Will services be affected?
The Welsh Government is working closely with the education sector to assess and mitigate the potential impact of a no deal Brexit on schools, further education institutions and our universities.
Although schools should not be directly affected by a no deal in the immediate term, issues arising in other sectors could have a knock-on impact. We are working closely with local authorities to prepare for these in advance so services are maintained for learners.
Further education institutions should not face any immediate impacts, but we are monitoring and working with the sector to prepare. In the longer-term, we have made it clear that the EU funding which many of our colleges have benefitted from must be replaced in full after the UK leaves the EU to continue their strong record of building Wales’ skills base and spreading opportunity.
The Welsh higher education sector is proud of its global reach and scope and we support the views of university leaders that the UK leaving the EU without a deal is one of the biggest threats our universities have ever faced. They make a significant contribution to the Welsh economy, jobs, public services and culture in Wales and it is vital they are protected.
Soon after the EU referendum, the Welsh Government set up a Higher Education Brexit Working Group to provide advice about the implications of Brexit for the higher education sector in Wales.
To support our universities, we have provided extra funding to Higher Education Funding for Wales (HEFCW) to help it to deal with the initial implications of EU transition and we have funded international partnerships in a number of priority markets, including the USA and Vietnam.
We will continue to welcome people from the EU to work or study at universities in Wales.
From March 30 2019, EU citizens and their families can apply for the Home Office’s Settled Status scheme. This will enable them to continue to live and work in Wales following Brexit
If you are an EU citizen, have EU staff or are recruiting from the EU, the Home Office has published the following advice:
- EU citizens in the UK – Stay Informed, provides information about the citizens’ rights agreement and the Settlement Scheme for EU citizens in the UK.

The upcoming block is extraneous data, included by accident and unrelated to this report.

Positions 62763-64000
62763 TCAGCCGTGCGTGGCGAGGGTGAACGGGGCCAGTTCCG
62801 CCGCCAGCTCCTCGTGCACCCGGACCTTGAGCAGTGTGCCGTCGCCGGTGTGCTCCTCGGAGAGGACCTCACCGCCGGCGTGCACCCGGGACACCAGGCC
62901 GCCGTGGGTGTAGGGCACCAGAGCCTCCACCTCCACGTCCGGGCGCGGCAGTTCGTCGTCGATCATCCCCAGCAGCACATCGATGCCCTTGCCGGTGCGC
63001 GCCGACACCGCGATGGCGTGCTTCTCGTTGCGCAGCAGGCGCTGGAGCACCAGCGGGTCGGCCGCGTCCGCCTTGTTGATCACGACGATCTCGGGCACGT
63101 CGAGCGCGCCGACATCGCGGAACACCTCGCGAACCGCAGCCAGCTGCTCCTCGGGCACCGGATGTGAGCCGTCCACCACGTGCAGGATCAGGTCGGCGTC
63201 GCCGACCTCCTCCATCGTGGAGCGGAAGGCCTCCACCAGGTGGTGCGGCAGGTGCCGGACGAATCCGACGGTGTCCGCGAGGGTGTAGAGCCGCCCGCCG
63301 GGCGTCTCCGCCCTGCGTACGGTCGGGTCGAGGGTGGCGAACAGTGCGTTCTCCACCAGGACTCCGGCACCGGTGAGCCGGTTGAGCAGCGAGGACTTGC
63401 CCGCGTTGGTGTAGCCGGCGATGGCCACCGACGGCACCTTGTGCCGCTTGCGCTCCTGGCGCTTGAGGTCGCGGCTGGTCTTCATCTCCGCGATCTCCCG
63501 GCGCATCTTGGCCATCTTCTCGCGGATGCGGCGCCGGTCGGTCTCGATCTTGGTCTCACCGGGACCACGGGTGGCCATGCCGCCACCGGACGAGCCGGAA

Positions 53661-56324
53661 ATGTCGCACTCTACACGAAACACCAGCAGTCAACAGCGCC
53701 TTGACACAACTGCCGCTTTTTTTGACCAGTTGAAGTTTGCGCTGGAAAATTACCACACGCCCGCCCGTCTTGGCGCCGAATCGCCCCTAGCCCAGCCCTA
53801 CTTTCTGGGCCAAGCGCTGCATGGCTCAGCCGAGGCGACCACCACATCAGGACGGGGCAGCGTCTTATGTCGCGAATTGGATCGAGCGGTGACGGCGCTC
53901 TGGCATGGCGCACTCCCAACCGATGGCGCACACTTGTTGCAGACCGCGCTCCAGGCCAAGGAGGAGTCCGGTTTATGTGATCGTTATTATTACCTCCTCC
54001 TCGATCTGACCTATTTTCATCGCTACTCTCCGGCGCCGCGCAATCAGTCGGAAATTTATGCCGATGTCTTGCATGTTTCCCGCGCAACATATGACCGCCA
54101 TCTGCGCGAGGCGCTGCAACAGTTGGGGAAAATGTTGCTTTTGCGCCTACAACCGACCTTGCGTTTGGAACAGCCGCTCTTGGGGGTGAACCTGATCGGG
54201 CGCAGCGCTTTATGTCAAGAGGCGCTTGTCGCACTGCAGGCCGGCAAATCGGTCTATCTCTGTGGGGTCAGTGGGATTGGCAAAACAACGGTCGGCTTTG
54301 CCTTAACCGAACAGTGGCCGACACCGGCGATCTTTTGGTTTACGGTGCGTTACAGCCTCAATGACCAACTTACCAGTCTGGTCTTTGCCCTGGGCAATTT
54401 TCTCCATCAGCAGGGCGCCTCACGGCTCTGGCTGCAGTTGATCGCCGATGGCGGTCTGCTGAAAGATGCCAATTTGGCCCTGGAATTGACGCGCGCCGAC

- if EU citizens want to stay in the UK beyond 31 December 2020, they and their close family members will need to apply to the EU Settlement Scheme. The scheme will open fully by March 2019.
- a toolkit has been launched to equip employers with tools and information to support EU citizens and their families about the EU Settlement Scheme.
EU nationals who intend to study in Wales for the academic year 2019-20 will be eligible to pay the same tuition fees as Welsh students and will be eligible to receive loans or grants from Student Finance Wales. Students will be eligible to receive support until they finish their course.
EU students should speak to their university’s student finance office or the visit the Student Finance Wales website for more information about the support available.
To protect higher education in Wales, the Welsh Government has been clear that the UK government should:
- maintain our engagement in Horizon 2020 and other EU-led research schemes
- have reciprocal arrangements for student tuition fees so Welsh students studying in the EU pay local student fee levels and EU students studying in Wales are treated as UK students for the purpose of fees and the costs of study
- continue to participate in the Erasmus+ scheme for staff and student exchanges
- have guarantees for visa and citizenship status of EU nationals working in UK universities
- not count students in national migration statistics
- allow participation by Welsh universities in the post-study work visa scheme currently being piloted in 4 English universities
- actively promote greater outward mobility by students and staff studying and working in Welsh universities.
Following a request by the Welsh Government, the Home Office confirmed the post-study work visa scheme pilot would be extended to 2 universities in Wales – Cardiff University and University of Wales Trinity St David (Swansea campus). We want to see this extended to all Welsh institutions.
Our participation in the Horizon 2020 and Erasmus schemes from January 2021 will depend on the UK’s future economic relationship with the EU and whether the UK government secures third country participation in these programmes on behalf of the UK.
More information is available at the Horizon 2020 Q&A, including detail about the guarantee; the extension to the guarantee and how the UK will continue to support research and innovation after exit day.
We continue to seek confirmation the UK government will replace research funding sources from those which we may be excluded from when the UK leaves the EU on March 29 2019. In particular, we are awaiting explicit assurances that if the UK is unable to participate in the European Research Council and Marie Skłodowska-Curie Actions funding schemes, which support world-leading breakthroughs, that alternatives will be created with the same level of funding.
We have welcomed the shared ambition of the UK government and the EU about a future agreement for the mutual recognition of professional qualifications (MRPQ), which will help the FE and HE sectors to attract international students.
In a no deal Brexit scenario, there is a risk that some businesses could make apprentices redundant. If that should happen, the Welsh Government will do all it can to find an alternative employer willing to take on the apprentice and we will support the apprentice during that process.
Following Brexit, the rules about how personal data flows between the EU and the UK will change. Visit the Information Commissioner’s website to find out more about how these changes will affect you or your organisation.